In the modern era, Easter Sunday generally falls on the Sunday following the Paschal Full Moon (i.e., the first full moon of Spring in the northern hemisphere, or the first full moon occurring after the date of the vernal equinox), and as such, can fall on any day between March 22 and April 25. This year Easter Sunday falls on April 16th.
One of the highlights of the Easter season when I was a kid was the annual dyeing of the Easter eggs. Remember Paas dyes? Eggs are very obvious symbols of resurrection and continuing life; early humans thought the return of the sun from winter darkness was an annual miracle, and saw the egg as a natural wonder and proof of the renewal of life. All manner of rabbits are said to lay eggs on Easter Day!
Dyeing Easter eggs is a fun activity you can do with your kids, and there are plenty of all-natural dye recipes you can make from ingredients found in your pantry to create beautifully subdued shades. Nothing like turning a little crafty Easter fun into a science project for the little ones as they mix and match spices. Be sure to take pictures!
A bit of practical Easter “magic” that is more science than lore: purchase white-shelled eggs a week ahead and store them in the refrigerator prior to cooking. Week-old eggs peel more easily than fresh ones after they are hard-cooked.
All-natural Egg Dyes
Simply add any of the following ingredients to boiling water and cook until you get the colors you are after. Note: eggs will dry a lighter color than what’s in the pot, so add more ingredients if need be, to get the desired colors. Strain the ingredient (if necessary) and add vinegar to each dye. Allow each color to cool a bit before dyeing the hardboiled eggs. Leave eggs soaking in the dye in the refrigerator overnight for the richest colors – the longer you soak the eggs, the more intense the color.
Mix 1 cup frozen blueberries with 1 cup water, bring to room temperature, and remove blueberries.
Cut 1/4 head of red cabbage into chunks and add to 4 cups boiling water. Stir in 2 Tbsp. vinegar. Let cool to room temperature and remove cabbage with a slotted spoon.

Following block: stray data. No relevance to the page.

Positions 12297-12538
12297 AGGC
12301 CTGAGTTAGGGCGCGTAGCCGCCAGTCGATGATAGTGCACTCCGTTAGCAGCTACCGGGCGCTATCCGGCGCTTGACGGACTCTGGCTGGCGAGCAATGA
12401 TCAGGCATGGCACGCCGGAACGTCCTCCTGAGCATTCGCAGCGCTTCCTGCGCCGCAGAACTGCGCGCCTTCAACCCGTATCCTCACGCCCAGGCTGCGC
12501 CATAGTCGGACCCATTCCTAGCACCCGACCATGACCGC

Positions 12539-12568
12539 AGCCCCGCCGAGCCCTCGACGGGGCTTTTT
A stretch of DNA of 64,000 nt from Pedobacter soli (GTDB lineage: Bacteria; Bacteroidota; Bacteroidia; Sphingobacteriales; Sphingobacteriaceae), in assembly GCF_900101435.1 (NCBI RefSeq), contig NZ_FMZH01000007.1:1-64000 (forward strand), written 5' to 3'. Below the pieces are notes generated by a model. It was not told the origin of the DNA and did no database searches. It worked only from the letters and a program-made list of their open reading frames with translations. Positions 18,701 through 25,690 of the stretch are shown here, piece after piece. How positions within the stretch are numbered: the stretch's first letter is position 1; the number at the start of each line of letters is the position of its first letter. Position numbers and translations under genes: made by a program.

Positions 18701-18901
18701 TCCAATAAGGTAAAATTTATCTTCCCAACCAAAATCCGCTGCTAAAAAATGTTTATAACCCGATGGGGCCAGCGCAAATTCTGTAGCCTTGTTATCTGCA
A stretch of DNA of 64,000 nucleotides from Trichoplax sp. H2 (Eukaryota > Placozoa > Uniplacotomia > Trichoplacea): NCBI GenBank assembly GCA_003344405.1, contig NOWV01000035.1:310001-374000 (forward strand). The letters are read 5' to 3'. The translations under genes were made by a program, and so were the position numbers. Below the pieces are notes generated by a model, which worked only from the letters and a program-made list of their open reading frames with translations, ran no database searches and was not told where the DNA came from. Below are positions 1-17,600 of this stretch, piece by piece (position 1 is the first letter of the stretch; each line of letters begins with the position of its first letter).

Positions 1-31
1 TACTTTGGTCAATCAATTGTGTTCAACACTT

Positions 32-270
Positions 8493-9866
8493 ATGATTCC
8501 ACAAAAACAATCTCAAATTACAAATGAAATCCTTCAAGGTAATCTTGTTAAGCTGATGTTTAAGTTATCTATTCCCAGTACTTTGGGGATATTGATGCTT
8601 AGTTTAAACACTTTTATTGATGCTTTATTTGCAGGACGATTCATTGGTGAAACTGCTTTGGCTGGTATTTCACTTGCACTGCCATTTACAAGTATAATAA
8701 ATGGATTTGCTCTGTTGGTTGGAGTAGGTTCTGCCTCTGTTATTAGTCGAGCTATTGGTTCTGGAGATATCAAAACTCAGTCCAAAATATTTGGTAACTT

Peel the skin from 6 yellow apples. Simmer in 1-1/2 cups water for 20 minutes; strain. Add 2 tsp. white vinegar. Simmer 4 oz. chopped fennel tops in 1-1/2 cups of water for 20 minutes; strain. Add 2 tsp. white vinegar.
Rich yellow: Simmer 4 oz. chopped carrot tops in 1-1/2 cups water for 15 minutes; strain. Add 2 tsp. white vinegar. Simmer several threads of saffron in 2 cups water; add 2 tsp. white vinegar.
Yellow-gold: Stir 2 Tbsp. cumin or turmeric into 1 cup boiling water; add 2 tsp. white vinegar.
Various shades: Steep 4 bags of chamomile or green tea in 1 cup boiling water for 5 minutes.
Pale yellow: Chop 4 oz. goldenrod and simmer in 2 cups water for 20 minutes; strain. Add 2 tsp. white vinegar.
Faint yellow: Simmer the peels of 6 oranges in 1-1/2 cups water for 20 minutes; strain. Add 2 tsp. vinegar.
Take the skin of 6 yellow onions and simmer in 2 cups water for 15 minutes; strain. Add 3 tsp. white vinegar.
Stir 2 Tbsp. paprika into 1 cup boiling water; add 2 tsp. white vinegar.
Peel the skin from 6 red onions and simmer in 2 cups water for 15 minutes; strain. Add 3 tsp. white vinegar.
Simmer 2 Tbsp. dill seed in 1 cup water for 15 minutes; strain. Add 2 tsp. white vinegar.
Add 1 tablespoon vinegar to 1 cup strong coffee.
Faint pink: Chop 4 oz. amaranth flowers and simmer in 2 cups water; strain. Add 2 tsp. white vinegar. Simmer the skins from 6 avocados in 1-1/2 cup water for 20 minutes; strain. Add 2 tsp. white vinegar. Mix 1 cup pickled beet juice and 1 tablespoon vinegar.
Dark pink: Cut 1 medium beet into chunks and add to 4 cups boiling water. Stir in 2 Tbsp. vinegar and let cool to room temperature; remove beets.
Mix 1 cup grape juice and 1 tablespoon vinegar. Steep hibiscus tea bags in hot water; add 2 tsp. white vinegar.